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I'm an arts journalist & PR consultant living and working in Scotland. I've been a journalist for more than 25 years. I write a regular column for Scottish quality newspaper, The Herald. I deliver a PR service with an arty bent and work on a consultancy basis with arts organisations, including Scotland's leading creative industries festival, XpoNorth & broadcast support body, ScreenHI. I am currently co-writing a book about the celebrated Scots artist, George Wyllie, with his daughter Louise. Instrumental in making a celebration of his life's work happen in 2012. For more information, see www.georgewyllie.com When I'm not being a mum/working, I talk to my dog. He laps it up. Contact me on janpatience@me.com (All work © Jan Patience)

Wednesday, 21 March 2012

Liz Knox, David Cook & Henry Fraser

This is an unedited version of the gallery round-up I wrote for The Herald Arts section last Saturday (17/3/12)

Maclaurin Galleries,
Rozelle Estate, Monument Road, Ayr
01292 443708

March 25 - May 6
Clydeside Building by Liz Knox

This appropriately titled retrospective exhibition presents a unique opportunity to see the artistic development of artist Liz Knox, who has ploughed her own singular furrow since she studied under Scottish painting giants Sir Robin Philipson and David Michie at Edinburgh College of Art, in the late 1960s and early 1970s.
As a tutor, she influenced legions of younger artists in her own uniquely direct and simultaneously nurturing fashion. Her work also possesses a direct, nurturing appeal, with her finely tuned eye for assembling seemingly unrelated objects into a perfectly composed vignette, always to the fore.
This exhibition in Ayr shows the development and progression of her artistic output over the past thirty years through paintings, drawings and sketchbook studies. 
Kitchen Window by Liz Knox
According to Knox, it was ‘cussedness’ which propelled her into her chosen field. “My father wanted me to go down the science route to avoid becoming Bohemian,” she reveals. “He refused to sign my application form for art school.”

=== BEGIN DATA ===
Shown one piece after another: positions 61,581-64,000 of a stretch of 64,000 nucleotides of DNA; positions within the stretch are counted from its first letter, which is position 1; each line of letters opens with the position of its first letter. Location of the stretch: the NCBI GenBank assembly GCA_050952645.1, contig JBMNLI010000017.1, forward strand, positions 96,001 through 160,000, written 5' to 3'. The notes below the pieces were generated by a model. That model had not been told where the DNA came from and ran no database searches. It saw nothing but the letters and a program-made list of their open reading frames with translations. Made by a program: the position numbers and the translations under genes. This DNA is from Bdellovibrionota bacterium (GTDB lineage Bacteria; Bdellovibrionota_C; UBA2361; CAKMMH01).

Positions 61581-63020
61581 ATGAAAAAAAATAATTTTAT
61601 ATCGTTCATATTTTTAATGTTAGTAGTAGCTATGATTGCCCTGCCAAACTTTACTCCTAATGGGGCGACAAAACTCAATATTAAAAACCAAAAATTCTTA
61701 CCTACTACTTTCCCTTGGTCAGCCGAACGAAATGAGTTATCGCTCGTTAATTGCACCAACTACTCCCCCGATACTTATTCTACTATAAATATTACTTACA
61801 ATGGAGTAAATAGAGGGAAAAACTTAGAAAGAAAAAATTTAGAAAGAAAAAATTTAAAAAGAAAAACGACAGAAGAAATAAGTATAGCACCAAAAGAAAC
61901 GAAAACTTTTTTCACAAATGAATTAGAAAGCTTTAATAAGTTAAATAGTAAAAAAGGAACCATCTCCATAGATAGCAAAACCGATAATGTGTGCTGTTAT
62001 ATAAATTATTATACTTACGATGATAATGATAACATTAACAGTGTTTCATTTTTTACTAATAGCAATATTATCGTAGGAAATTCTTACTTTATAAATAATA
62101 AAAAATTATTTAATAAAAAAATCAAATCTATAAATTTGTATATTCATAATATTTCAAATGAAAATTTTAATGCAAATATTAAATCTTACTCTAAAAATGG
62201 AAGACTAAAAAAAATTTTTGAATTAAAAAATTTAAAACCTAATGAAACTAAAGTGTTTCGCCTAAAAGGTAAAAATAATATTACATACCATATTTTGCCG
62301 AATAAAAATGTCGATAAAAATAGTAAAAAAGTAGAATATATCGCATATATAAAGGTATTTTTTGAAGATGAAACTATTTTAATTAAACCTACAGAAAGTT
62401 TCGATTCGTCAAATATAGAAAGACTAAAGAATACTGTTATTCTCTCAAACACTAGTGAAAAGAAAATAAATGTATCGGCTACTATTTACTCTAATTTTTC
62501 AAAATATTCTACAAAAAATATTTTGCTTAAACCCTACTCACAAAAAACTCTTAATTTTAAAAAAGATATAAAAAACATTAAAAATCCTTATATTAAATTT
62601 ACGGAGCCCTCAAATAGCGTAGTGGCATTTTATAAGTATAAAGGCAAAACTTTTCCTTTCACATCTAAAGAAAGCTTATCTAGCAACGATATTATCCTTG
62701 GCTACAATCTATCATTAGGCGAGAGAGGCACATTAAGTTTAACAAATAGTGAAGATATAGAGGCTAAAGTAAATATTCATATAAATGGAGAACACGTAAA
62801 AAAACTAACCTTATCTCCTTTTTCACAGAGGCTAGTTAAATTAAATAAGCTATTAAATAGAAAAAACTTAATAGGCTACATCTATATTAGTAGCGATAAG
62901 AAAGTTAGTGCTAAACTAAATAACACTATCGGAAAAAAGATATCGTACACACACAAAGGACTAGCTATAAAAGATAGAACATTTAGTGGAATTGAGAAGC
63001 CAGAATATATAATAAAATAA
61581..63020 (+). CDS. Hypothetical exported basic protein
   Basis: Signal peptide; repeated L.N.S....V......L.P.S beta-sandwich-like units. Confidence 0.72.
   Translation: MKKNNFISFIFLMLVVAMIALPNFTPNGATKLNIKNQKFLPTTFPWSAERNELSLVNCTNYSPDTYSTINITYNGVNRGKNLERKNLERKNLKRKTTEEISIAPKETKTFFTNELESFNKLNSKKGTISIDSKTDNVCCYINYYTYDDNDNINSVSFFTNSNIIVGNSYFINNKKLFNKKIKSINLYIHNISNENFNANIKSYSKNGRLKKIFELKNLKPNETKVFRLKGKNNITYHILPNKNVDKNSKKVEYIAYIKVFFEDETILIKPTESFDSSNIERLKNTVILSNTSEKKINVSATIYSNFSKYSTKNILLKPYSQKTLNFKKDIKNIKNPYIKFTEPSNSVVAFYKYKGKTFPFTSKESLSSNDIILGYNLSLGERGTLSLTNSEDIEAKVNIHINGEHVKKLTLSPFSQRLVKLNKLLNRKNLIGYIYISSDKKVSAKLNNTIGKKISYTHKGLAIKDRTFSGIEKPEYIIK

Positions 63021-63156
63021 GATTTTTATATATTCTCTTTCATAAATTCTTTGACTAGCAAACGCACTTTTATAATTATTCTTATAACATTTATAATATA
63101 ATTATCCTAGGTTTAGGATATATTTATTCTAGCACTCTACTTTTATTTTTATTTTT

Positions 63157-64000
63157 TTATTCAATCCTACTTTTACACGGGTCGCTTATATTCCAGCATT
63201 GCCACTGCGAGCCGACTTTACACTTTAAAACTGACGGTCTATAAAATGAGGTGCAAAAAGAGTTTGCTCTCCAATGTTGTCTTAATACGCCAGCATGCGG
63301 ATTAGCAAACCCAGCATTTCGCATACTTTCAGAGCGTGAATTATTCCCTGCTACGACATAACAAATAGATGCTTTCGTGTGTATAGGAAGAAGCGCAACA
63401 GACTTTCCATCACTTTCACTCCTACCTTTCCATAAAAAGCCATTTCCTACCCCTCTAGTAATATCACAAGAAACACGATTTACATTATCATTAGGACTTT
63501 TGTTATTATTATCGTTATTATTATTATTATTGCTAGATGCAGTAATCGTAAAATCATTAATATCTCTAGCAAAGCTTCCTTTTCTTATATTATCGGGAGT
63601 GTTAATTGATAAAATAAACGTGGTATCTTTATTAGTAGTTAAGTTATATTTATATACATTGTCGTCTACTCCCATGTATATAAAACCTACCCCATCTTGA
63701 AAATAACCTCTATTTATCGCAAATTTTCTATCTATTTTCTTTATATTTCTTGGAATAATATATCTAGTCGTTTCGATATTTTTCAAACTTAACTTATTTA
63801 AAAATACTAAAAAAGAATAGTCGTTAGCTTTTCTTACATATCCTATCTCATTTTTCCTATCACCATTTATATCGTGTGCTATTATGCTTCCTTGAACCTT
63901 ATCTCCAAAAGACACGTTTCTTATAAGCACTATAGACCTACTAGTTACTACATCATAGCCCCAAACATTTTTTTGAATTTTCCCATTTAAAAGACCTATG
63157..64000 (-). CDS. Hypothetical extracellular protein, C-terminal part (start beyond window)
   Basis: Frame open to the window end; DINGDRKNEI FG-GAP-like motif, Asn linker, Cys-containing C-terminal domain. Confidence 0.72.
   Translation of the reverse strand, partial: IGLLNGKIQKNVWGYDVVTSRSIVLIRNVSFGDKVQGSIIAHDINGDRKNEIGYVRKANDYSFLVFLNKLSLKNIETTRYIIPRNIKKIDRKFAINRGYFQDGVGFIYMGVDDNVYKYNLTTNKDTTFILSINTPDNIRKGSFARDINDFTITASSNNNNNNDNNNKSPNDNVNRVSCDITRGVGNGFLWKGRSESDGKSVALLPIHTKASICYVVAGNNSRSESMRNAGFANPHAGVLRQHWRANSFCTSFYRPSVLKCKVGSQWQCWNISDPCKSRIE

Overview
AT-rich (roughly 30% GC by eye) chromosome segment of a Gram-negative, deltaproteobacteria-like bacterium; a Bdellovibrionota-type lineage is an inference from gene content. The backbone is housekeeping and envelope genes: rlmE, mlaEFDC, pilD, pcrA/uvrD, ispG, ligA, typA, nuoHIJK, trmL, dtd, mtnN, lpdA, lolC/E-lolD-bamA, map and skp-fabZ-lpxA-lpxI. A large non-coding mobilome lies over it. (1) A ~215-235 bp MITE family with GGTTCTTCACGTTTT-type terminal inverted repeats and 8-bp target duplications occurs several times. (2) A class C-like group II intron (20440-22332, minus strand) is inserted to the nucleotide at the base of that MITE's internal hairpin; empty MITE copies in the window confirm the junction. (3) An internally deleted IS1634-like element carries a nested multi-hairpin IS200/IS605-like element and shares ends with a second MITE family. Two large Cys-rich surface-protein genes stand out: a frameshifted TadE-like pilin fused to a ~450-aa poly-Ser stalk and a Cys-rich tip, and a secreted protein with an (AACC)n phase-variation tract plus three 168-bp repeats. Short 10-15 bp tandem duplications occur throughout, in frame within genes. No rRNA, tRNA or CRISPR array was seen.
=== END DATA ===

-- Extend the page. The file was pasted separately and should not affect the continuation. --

When told she could not study both art and science, because of rigid timetabling, Knox walked out of school aged 15.   
She took a job as a lab technician and waited until she was 21, by which time she didn’t need her parents’ permission to go on to further education. In the interim period, she attended night school and studied life drawing and painting, filling sketchbooks and working every spare moment to build a portfolio for art school.
For the next 30 years, she juggled work and family life, even managing to fit in her painting around her other commitments. This included working through a gruelling period of treatment for breast cancer in the early 1990s.
In 2003, she decided to leave lecturing to paint full time. “I told personnel I was going on a Monday and later that day I got a phone call to say I had won the Aspect Prize for painting.”
This exhibition presents a fascinating insight into the business of a super-smart creative mind, who is unafraid to keep pushing back her own personal boundaries. Anyone who thinks they know a Liz Knox painting will be surprised by the range and depth of her output.
Amsterdam Associations by Liz Knox

Kilmorack Gallery 
by Beauly, Inverness-shire 
01463 783 230
Until April 26

In an inspired pairing, Kilmorack Gallery director Tony Davidson has brought together the work of two artists whose work – on the surface very different – presents an emotional counterpoint when viewed together.
David Cook’s dramatic landscapes and Henry Fraser’s honest, open portraits are both gaining a band of thoughtful collectors, who are drawn to a simple rawness in both men’s work.
According to Davidson, Cook’s paintings ‘are the result a life he has pared back to the basics required for his work’
“Gone is the car, computer, phone and other ‘mod-cons’,” he adds. “All he appears to need is paint, canvas and eyes to look out from his isolated studio which almost touches the seaweed covered rocks of his home close to Joan Eardley’s Catterline in the north east of Scotland.
“We can see everything he paints from here; the sea, Johnshaven in the distance and wild flowers. It is this painterly monk-like way of life that produces some of the most energetic profound landscape painting currently produced in Scotland.”
Henry Fraser’s pared-down figures are on first view, child-like and puzzling, but they eat away at you, the more you see them. In the new work on show here, he is working on a much bigger scale than in previous exhibitions.
Davidson says: “There is an unexpected beauty in the individual that stares back from a Henry Fraser painting. Its features – often with small eyes and abstracted face and body, show their souls in a way not often seen in portraiture. Fraser’s loose brush work is far from naive. Marks appear almost accidentally, and it takes great skill to do this.
“You can see Fraser’s fight to make these souls come alive. It is an agony and an ecstasy. Something which spills into his subjects.”

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